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ORIGINAL ARTICLE
Year : 2016  |  Volume : 21  |  Issue : 2  |  Page : 88-93

Comparison of stair walking mechanics between adult males and females


Basic Science Department, Faculty of Physical Therapy, Cairo University, Cairo, Egypt

Correspondence Address:
Ahmed Farrag
Basic Science Department, Faculty of Physical Therapy, Cairo University, 7 Ahmed El Zayat Street, Bein El Sarayat, Giza 12612
Egypt
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Source of Support: None, Conflict of Interest: None


DOI: 10.4103/1110-6611.196781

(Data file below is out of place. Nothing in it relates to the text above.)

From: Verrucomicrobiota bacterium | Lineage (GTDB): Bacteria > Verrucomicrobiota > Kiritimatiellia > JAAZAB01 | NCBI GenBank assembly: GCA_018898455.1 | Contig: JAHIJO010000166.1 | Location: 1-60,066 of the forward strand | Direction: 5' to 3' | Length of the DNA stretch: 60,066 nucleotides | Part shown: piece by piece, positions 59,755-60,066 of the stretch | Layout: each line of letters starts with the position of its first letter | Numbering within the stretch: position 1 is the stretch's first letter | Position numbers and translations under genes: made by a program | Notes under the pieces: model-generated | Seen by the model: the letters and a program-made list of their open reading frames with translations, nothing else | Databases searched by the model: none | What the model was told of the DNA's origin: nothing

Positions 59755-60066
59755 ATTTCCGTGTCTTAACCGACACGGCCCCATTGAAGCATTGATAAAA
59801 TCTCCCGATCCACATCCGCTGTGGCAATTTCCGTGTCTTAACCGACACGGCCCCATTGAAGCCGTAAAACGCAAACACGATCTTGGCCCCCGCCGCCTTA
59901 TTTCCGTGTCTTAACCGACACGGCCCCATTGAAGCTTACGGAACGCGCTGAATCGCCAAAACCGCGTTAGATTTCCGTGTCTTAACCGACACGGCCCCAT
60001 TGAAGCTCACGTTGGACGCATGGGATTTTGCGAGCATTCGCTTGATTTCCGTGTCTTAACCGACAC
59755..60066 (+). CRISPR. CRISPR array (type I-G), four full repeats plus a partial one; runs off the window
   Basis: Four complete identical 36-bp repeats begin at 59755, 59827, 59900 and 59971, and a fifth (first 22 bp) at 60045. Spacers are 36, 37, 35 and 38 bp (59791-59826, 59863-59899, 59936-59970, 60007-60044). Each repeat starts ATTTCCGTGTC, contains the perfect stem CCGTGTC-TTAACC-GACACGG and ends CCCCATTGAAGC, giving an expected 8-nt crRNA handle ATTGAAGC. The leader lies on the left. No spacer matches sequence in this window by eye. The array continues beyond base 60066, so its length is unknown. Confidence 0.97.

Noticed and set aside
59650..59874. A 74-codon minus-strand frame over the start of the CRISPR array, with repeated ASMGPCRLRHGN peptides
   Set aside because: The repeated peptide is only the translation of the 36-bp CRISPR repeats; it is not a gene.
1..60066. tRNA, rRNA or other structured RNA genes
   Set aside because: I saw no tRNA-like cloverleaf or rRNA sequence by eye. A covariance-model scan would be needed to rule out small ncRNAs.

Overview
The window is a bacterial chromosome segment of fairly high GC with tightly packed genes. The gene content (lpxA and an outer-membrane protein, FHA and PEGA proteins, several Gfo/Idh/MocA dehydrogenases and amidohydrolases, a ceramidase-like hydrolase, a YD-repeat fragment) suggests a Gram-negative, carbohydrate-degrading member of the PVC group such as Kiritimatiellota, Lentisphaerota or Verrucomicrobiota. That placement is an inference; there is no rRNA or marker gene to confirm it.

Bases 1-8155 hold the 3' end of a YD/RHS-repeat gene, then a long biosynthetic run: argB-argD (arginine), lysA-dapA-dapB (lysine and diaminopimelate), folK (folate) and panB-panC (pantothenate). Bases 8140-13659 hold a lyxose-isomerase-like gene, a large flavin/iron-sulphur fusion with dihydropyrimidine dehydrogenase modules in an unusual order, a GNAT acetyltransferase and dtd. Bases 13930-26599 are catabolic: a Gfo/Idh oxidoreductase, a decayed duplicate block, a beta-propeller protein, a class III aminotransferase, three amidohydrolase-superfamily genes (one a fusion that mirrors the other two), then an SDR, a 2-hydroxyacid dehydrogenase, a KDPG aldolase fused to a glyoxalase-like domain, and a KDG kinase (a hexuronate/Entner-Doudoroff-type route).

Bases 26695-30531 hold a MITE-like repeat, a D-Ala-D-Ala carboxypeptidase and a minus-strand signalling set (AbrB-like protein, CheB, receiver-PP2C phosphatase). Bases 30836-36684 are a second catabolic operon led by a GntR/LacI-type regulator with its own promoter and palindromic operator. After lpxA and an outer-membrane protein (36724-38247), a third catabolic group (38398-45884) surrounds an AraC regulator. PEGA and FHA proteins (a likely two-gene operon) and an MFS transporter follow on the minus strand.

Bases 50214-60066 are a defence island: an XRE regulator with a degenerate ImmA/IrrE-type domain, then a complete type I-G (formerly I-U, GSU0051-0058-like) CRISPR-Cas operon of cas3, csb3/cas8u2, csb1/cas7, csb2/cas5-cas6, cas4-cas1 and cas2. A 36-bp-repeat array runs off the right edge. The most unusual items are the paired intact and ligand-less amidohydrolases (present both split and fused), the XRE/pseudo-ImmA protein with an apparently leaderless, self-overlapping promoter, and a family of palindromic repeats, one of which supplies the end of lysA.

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Background Stair negotiation is a daily functional activity that poses greater mechanical burden as compared with level walking. Few studies have investigated the biomechanical demands of stair walking tasks. However, sex-based biomechanical differences of such tasks, in terms of joint movement and muscle activity, have not been previously reported. Purpose The aim of this study was to investigate sex-based differences in lower extremity joint kinematics and muscular electromyography (EMG) in healthy adults during stair ascent and descent. Materials and methods A total of 20 participants (10 males and 10 females), with mean±SD age of 21.7±2.7 years, ascended and descended a two-sided staircase. Sagittal movements of the hip, knee, and ankle joints were measured using a Qualisys motion analysis system. Peak amplitude of surface EMG activity for gluteus medius, rectus femoris (RF), vastus lateralis, and soleus muscles was collected using a Biopack EMG system. Each participant performed three repetitions, and an average was calculated for analysis. Results Female participants demonstrated significantly higher hip and knee angles (P=0.01) during stair ascent and higher hip angles and ankle dorsiflexion (P=0.01) during stair descent than male participants. Female participants also exerted higher normalized muscular activity than male participants for RF, vastus lateralis, and soleus muscles during ascent. However, only RF muscle had significantly higher readings for female participants during stair descent. Conclusion Female participants perform stair negotiation using greater angular excursion and muscle activation than male participants. This could impose greater mechanical burden on lower extremity structures and, consequently, increase energy consumption. Therefore, sex-based differences should be considered when planning a stair-negotiation rehabilitation program.


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